Last week, a Constitution Bench of the Supreme Court reopened the legal debate on sub-categorisation of Scheduled Castes and Scheduled Tribes for reservations, referring the issue to a larger Bench to decide. While this concerns SCs and STs, a Commission has been examining sub-categorisation of Other Backward Classes (OBC) for almost three years now.
What is sub-categorisation of OBCs?
OBCs are granted 27% reservation in jobs and education under the central government. The question of sub-categorisation arises out of the perception that only a few affluent communities among the over 2,600 included in the Central List of OBCs have secured a major part of this 27% reservation. The argument for sub-categorisation — or creating categories within OBCs for reservation — is that it would ensure “equitable distribution” of representation among all OBC communities. Read in Tamil
Who is examining sub-categorisation?
The Commission to Examine Sub-categorisation of Other Backward Classes took charge on October 11, 2017. It is headed by retired Delhi High Court Chief Justice G Rohini, includes Centre for Policy Studies director Dr J K Bajaj as member, and has two other ex-officio members. Initially constituted with a tenure of 12 weeks ending January 3, 2018, it was granted an extension recently. Until November 2019, the government has spent over Rs 1.70 crore on the Commission including salary and other expenses.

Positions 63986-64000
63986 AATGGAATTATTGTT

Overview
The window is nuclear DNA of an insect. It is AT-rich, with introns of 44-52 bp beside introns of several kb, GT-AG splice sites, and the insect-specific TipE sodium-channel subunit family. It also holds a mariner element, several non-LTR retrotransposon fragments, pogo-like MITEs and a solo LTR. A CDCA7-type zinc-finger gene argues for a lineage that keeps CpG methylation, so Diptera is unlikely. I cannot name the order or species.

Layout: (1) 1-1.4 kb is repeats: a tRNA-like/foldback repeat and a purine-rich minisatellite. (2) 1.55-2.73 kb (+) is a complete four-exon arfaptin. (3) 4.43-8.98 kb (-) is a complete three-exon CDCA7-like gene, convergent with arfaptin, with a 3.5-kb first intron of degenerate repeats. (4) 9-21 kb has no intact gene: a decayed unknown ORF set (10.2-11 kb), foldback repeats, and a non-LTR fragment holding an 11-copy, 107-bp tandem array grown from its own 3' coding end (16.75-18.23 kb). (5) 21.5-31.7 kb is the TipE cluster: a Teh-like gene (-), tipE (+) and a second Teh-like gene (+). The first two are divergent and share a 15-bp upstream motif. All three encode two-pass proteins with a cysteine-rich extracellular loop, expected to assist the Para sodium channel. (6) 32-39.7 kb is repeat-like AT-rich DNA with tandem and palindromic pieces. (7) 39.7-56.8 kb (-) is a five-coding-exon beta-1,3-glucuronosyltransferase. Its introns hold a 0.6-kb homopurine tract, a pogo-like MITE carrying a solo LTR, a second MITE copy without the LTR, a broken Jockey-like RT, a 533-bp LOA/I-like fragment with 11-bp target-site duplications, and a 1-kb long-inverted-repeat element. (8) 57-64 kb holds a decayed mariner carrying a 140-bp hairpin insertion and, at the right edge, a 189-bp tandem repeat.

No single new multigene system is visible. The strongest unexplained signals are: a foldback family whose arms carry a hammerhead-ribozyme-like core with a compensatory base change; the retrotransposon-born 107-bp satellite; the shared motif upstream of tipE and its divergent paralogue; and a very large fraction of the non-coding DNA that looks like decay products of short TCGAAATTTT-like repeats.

What are its terms of references?
It was originally set up with three terms of reference:
* To examine the extent of inequitable distribution of benefits of reservation among the castes or communities included in the broad category of OBCs with reference to such classes included in the Central List;
* To work out the mechanism, criteria, norms and parameters in a scientific approach for sub-categorisation within such OBCs;
* To take up the exercise of identifying the respective castes or communities or sub-castes or synonyms in the Central List of OBCs and classifying them into their respective sub-categories.